rainy day

Why IBM Cares About the Weather

4 minute read
Erika Morphy avatar
If this were a Lord of the Rings trilogy, The Weather Co. would be the ring.

Enough already with the synergies that a partnership can provide. IBM wants – no, make that needs — more from The Weather Co. than just its business friendship and collaboration.

So the ‎Armonk, N.Y.-based tech giant has formalized the relationship. It is acquiring almost all of The Weather Co.'s media assets and brand —WSI, weather.com and Weather Underground — except for the most iconic property of them all, The Weather Channel.

Terms of the agreement were not announced but media reports put the deal at $2 billion, which even for IBM is quite a tidy sum — almost as much as the $3 billion Internet of Things initiative it launched earlier this year.

If you work through business case, though, you can see that $2 billion (if that is what IBM indeed paid) is a bargain.

3 Important Data Attributes

There are numerous data points and datasets out there that are nice to have, says R "Ray" Wang, chairman and founder of the Silicon Valley-basedConstellation Research consultancy. But there are three data attributes you simply must have to make a prediction or perform any decent kind of analysis.

"One is time," he told CMSWire. "The second is location and the third is weather."

IBM has beenannouncinga slew ofpartnershipsin recent months anddays.

Now it has hit the mother lode with its purchase of The Weather Co. So have its users and prospective users.

The Mother Lode of Data

To understand why this is so for the latter group, let’s listen in on a shoe and apparel manufacturer's earnings call held last week to discuss its performance for the third quarter.

Based inNelsonville, Ohio, Rocky Brand is both a manufacturer and wholesaler of footwear and apparel, better known for its product lines, which include Rocky, Georgia and Durango.

The company doesn't rely on long-term supply chain planning, CEO David Sharp readily admitted on the call. Year-to-date, 79 percent of the company's business had been derived from customers requesting delivery within 10 days of the order date. It is an issue that many wholesalers face.

"At any time of the year, we have very little visibility into our future business," he said.

What itcanplan around, though, is the weather. Cold weather equals insulated work and hunting boots. Summer is sandals weather.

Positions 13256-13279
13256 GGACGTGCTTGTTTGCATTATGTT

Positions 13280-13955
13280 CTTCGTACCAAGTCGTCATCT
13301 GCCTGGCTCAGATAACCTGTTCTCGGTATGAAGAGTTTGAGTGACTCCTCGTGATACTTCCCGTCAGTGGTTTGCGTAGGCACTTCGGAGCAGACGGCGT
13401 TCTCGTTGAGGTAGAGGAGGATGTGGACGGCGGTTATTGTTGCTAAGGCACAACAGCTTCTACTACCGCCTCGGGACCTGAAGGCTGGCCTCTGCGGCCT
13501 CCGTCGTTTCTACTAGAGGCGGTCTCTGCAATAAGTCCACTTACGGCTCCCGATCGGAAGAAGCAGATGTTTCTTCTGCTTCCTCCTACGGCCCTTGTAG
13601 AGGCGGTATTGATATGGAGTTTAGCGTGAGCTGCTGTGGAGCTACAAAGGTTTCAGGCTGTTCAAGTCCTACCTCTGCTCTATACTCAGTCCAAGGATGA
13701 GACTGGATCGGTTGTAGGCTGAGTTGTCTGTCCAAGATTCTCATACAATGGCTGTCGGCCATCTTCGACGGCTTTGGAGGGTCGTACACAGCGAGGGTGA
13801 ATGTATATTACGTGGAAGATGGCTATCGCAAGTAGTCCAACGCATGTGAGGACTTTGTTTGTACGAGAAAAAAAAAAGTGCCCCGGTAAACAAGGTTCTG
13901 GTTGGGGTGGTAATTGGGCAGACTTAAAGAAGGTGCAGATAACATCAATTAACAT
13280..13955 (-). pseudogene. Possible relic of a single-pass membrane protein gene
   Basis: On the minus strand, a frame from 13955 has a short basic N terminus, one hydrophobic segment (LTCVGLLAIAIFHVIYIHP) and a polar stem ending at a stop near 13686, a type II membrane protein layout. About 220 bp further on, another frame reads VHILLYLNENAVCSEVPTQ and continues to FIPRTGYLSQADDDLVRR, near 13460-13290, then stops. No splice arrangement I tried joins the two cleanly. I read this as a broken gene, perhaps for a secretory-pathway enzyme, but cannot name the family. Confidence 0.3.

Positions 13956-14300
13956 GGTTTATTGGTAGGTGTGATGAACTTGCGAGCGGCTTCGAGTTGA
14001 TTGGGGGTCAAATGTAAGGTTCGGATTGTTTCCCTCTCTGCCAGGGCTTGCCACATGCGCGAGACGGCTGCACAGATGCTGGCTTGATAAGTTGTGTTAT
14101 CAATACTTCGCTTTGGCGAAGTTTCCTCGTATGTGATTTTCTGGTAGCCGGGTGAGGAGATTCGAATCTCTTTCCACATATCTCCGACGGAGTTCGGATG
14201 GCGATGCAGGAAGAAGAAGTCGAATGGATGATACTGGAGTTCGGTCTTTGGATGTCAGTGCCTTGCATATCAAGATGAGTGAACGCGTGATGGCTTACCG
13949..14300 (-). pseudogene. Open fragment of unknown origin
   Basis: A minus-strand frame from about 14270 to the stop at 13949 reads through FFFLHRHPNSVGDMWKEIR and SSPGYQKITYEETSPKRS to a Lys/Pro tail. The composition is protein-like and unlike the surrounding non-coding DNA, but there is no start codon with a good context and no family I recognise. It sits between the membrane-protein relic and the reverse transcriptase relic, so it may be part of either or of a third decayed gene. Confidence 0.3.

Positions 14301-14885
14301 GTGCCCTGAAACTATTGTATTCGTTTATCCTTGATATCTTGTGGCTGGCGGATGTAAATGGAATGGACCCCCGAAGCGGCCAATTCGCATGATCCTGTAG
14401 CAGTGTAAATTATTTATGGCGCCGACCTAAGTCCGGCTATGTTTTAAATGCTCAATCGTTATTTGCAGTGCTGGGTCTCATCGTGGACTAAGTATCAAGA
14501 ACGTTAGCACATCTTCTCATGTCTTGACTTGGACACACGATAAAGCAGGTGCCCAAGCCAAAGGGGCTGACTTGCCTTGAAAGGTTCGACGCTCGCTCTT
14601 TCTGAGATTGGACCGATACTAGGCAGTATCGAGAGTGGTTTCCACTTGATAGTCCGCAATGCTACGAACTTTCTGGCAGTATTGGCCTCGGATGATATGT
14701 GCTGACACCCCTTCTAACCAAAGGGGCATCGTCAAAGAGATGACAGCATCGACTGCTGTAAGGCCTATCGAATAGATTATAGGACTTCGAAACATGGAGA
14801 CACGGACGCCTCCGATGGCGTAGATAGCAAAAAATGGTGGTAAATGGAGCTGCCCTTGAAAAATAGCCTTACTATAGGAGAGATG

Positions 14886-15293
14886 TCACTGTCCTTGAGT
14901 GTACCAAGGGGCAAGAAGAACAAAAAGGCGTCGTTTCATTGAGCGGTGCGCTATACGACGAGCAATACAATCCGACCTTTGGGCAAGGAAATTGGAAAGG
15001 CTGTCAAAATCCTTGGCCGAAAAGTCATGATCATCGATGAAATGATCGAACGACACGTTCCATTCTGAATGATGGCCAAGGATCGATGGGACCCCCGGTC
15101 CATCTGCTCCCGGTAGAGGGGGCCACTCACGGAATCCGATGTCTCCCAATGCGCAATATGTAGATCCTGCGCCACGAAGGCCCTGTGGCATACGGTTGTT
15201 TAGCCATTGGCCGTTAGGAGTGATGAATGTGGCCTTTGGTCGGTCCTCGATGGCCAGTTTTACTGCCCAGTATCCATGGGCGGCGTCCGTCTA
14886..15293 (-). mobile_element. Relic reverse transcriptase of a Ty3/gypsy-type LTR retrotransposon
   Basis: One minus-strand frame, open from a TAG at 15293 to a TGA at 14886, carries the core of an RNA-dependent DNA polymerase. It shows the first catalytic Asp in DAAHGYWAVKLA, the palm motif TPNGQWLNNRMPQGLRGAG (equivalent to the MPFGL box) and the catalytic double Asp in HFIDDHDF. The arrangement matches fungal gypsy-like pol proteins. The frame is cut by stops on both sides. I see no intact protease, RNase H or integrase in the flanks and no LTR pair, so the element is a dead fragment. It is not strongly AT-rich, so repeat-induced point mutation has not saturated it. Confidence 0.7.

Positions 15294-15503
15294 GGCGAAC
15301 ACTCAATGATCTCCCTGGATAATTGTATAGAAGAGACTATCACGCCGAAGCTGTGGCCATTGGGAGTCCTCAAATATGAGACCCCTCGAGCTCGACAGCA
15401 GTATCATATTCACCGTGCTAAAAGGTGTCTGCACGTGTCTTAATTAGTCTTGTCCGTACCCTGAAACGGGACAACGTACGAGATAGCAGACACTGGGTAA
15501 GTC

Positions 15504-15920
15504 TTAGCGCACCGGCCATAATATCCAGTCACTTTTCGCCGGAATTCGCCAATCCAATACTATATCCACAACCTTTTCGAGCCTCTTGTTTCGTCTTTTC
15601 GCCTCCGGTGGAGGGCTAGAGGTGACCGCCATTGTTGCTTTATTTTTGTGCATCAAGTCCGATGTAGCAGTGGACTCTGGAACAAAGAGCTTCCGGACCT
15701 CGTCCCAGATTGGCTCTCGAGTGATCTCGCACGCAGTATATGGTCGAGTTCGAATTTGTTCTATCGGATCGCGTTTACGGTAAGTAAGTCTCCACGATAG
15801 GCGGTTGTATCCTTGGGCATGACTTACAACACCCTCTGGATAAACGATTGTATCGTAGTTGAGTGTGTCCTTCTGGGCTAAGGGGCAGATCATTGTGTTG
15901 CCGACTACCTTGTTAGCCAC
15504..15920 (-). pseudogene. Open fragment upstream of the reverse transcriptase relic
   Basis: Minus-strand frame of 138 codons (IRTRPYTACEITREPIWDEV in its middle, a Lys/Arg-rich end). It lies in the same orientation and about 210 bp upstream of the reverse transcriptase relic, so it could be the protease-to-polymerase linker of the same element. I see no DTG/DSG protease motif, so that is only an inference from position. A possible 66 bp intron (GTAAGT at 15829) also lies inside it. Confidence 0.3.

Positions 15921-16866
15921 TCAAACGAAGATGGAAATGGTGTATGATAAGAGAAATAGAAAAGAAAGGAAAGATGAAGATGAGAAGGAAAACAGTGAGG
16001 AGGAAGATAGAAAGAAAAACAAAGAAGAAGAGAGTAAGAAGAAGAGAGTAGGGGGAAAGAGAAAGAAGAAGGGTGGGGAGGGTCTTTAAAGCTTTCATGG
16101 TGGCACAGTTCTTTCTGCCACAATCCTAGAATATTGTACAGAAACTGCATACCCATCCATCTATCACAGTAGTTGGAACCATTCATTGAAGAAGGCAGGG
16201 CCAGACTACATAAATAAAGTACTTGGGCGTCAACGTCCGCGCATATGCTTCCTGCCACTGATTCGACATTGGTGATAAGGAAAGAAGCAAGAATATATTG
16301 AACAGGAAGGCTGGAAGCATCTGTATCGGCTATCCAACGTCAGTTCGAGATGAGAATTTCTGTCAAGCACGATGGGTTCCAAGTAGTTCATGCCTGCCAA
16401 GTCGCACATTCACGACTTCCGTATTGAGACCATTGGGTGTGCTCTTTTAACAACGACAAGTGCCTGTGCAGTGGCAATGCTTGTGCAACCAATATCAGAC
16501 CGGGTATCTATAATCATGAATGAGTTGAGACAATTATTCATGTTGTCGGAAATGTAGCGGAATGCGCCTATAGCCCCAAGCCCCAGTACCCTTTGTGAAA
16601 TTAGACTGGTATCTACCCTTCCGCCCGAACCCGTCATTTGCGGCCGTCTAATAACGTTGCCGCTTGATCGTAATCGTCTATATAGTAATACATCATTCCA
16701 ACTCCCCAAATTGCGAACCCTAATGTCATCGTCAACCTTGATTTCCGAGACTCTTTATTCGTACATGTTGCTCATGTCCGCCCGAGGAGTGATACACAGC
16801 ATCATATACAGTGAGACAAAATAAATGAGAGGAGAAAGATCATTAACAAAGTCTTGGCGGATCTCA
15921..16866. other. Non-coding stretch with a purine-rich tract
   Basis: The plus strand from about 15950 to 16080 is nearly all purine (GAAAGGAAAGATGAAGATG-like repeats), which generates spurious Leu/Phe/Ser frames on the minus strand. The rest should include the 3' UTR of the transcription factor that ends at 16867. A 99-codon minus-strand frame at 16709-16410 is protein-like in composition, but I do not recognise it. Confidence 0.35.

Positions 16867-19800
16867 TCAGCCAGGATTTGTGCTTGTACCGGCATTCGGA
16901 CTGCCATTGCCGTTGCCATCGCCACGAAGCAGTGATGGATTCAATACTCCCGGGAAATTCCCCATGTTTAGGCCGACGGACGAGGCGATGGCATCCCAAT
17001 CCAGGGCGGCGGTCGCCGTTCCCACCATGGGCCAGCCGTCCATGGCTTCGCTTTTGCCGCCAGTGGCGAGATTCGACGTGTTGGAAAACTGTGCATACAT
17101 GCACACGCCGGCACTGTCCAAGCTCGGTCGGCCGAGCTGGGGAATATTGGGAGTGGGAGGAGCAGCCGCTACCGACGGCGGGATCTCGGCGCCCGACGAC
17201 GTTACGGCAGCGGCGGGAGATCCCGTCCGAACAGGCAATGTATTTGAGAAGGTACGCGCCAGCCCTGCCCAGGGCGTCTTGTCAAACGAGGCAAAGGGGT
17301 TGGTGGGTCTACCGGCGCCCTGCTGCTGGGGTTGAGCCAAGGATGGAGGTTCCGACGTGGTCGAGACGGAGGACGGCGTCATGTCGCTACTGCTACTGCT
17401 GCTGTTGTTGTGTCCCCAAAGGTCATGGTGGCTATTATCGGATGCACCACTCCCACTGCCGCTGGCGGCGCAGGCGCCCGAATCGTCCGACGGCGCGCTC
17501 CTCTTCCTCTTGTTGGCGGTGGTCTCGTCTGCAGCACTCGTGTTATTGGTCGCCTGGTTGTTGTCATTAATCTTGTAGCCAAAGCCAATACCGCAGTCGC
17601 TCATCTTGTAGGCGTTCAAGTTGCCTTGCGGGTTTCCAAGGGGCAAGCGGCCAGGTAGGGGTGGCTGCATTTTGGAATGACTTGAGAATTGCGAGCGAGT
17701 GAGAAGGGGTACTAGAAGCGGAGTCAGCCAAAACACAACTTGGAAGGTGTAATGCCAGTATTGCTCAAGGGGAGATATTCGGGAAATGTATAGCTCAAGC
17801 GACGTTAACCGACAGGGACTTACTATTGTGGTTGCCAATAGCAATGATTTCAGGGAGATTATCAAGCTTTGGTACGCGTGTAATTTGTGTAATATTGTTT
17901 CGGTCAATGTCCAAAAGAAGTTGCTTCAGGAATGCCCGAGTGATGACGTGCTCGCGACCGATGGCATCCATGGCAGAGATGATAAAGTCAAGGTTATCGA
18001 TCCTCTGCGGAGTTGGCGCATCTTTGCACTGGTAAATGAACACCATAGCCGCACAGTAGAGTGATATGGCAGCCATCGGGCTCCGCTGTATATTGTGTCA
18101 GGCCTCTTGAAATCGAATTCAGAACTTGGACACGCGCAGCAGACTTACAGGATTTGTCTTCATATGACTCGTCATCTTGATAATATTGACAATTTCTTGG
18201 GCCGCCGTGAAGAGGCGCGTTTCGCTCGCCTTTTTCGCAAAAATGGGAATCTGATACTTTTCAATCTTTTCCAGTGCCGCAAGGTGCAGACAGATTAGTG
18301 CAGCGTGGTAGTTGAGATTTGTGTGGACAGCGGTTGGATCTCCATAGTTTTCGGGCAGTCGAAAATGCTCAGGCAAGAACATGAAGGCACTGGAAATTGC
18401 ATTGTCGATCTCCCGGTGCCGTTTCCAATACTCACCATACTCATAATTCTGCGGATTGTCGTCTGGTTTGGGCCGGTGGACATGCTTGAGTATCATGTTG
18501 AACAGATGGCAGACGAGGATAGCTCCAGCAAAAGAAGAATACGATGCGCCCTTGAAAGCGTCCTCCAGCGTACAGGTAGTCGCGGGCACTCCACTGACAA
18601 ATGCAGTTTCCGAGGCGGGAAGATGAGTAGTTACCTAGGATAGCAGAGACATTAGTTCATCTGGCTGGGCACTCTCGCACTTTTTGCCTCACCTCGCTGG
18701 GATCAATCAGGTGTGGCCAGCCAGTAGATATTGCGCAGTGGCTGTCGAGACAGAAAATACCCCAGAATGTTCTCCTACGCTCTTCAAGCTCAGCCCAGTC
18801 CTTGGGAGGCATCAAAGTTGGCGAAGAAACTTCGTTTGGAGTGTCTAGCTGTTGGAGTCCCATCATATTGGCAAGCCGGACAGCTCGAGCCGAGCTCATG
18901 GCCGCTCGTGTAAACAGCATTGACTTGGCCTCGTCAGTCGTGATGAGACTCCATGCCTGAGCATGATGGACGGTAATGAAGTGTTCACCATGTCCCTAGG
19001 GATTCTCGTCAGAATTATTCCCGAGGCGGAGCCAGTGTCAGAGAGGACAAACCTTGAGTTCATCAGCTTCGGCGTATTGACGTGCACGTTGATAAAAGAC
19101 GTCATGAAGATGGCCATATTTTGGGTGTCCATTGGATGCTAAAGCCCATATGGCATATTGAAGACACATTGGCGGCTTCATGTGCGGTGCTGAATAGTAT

Except for when the weather goes south, so to speak. Then, Rocky Brand's sales go with it. This happened in the third quarter when "the unseasonably warm temperatures in September across much of the country were not conducive to sales of cold weather insulated work boots," Sharp told listeners.

Ditto its hunting line of foot wear, the company's most weather-sensitive category.

"We benefited earlier in the year from the cold snowy weather, which helped drive first-half sales up 14 percent. Now we are seeing the opposite effect here in the back half.

Can IBM's Mix of Data, Computing Help?

Weather and its unintended consequences on business is a very common theme in earnings calls, Wang said. "It is a major context driver." Okay. How major?

Learning Opportunities

Well, let's look at what Weather Co.'s cloud data platform is processing. For starters, it powers the fourth most-used mobile app daily in the US, handling 26 billion inquiries each day.

Its models analyze data from three billion weather forecast reference points, more than 40 million smartphones and 50,000 airplane flights per day.

The mobile and web properties handle 82 million monthly visitors.

The acquisition of The Weather Co., in short, will allow Big Blue to collect an almost unfathomable variety and velocity of global datasets.

It will store these datasets, analyze them and, of course, distribute them. Watson's cognitive computing platform, clearly, will play a role.

Imagine the possibilities, Wang said. With this rich store of weather data IBM can marry it with just about any other dataset to gain contextual insight. "The weather plus point of sale transactions, the weather plus employment data. All of this can yield insights that a business can use."

Certainly that appears to be the plan, according to IBM's statements on the deal.

The Weather Company's high-volume data platform, coupled with IBM's global cloud and Watson, will give clients a major competitive advantage "as they link their business and sensor data with weather and other pertinent information in real time," said John Kelly, SVP of IBM Solutions Portfolio and Research.

"This powerful cloud platform will position IBM to arm entire industries with deepmultimodalinsights that will help enterprises gain clarity and take action from the oceans of data being generated around them."

Or for the Rocky Brands of the world, to at least get a better handle on their demand signals.

Title image by Gabriel Ssantiago

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